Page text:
I hung around for quite a while, hoping for it to return, and eventually gave up and went off to find Lindsay, who had made her way down to the beach at Watermill Cove. This was a wonderful beach, and ours were the only footprints! We collected shells, watched a Grey Seal, and I photographed yet another Rock Pipit - this one had me wondering for a while because of its pale legs and the extent of its lower markings.
|Rock Pipit (Anthus petrosus) - Watermill Cove|
Having rejoined our cart, we set off to the northern entrance to the Higher Moors nature trail. A stop at the first hide revealed very little, but the second hide had a real treat in store for us. We arrived to find three Greenshank in the distance on our right, at rest with their backs to us. Suddenly one of the other two people in the hide said "Water Rail", and a Water Rail duly appeared at a short distance in front of the hide. At first it stayed close to the reeds on the tiny 'island' that it had emerged from.
|Water Rail (Ralus aquaticus) - Porthhellick Pool, St. Marys|
It then did what Water Rails don't usually do - it walked right out into the open! and then walked past the hide, left to right, at only about six metres distance. Sadly, photography was rather difficult as, although the sun was shining brightly behind us, it was in the deep shade of the hide itself for most of the time, but the light was reflecting brightly on the water! As portrait photos of a Water Rail, these next images aren't up to much, but I'm including a number of them because I just love the light on the water.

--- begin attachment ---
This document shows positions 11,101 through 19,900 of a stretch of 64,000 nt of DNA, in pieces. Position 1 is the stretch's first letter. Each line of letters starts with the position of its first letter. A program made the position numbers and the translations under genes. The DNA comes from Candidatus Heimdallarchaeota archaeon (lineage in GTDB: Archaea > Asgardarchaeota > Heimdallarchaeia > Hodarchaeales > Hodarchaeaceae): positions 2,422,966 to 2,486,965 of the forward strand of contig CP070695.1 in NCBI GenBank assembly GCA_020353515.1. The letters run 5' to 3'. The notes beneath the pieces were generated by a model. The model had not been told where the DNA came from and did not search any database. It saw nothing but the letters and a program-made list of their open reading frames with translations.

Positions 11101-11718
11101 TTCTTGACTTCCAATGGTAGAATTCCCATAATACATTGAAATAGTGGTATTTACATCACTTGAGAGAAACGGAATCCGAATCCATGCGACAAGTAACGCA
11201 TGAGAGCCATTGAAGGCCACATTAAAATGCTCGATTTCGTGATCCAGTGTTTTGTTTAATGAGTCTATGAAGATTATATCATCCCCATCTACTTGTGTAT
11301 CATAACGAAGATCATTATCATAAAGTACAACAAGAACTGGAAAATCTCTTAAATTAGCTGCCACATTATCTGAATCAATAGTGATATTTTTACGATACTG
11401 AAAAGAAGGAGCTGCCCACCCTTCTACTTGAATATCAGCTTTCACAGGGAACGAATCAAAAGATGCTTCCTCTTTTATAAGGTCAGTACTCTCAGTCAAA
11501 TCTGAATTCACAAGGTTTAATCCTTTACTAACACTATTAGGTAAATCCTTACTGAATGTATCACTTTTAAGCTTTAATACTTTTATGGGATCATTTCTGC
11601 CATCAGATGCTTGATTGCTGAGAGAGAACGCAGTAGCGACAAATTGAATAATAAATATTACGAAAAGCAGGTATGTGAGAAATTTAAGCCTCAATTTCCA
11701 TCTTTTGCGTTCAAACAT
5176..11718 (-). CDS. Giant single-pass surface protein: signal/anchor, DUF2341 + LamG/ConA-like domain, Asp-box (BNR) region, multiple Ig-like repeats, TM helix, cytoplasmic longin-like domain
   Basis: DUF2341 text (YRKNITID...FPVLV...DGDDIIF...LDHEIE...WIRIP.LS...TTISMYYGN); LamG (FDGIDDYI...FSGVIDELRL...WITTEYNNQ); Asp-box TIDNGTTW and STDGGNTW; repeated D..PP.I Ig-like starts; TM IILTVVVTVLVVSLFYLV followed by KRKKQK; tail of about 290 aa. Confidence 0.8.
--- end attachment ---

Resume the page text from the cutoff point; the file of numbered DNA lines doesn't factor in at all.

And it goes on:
|Water Rail (Ralus aquaticus) - Porthhellick Pool, St. Marys|
After this visit we made our way back to base, with me dropping off Lindsay at our abode, and returning the cart to its base.
That night, we returned to the excellent 'The Galley' for dinner. I'd been so delighted with what I'd had there two days earlier that I had the same again - and it was every bit a s good!
Saturday 11th October
All four of us were down at the quayside in time to catch the first boat to the neighbouring island of St. Agnes. It seems that the birding fraternity had all had the same idea as they had to put on a second boat to accommodate us all. We managed to get on the first boat. The crossing was uneventful, if a bit choppy at times, but it's a short journey. Once on St. Agnes we two couples split up, with Lindsay and I heading off along the north side of the island.
We saw our first Turnstones of the holiday in Porth Killier, although they stayed in the shade.
|Turnstone (Arenaria interpres) (juvenile) - Porth Killier, St.Agnes|
Near Big Pool there were several Meadow Pipits on the grass.
|Meadow Pipit (Anthus pratensis) - near Big Pool, St. Agnes|
We then headed up the hill, stopping for refreshments at the Coastguards Cafe. There being reports of Short-toed Lark on Castella Down, we went there via a circuitous route which took in the Troy Town Creamery for one of their excellent ice creams. The views from Castella Down are wonderful! You can also see why the waters round the islands are full of shipwrecks!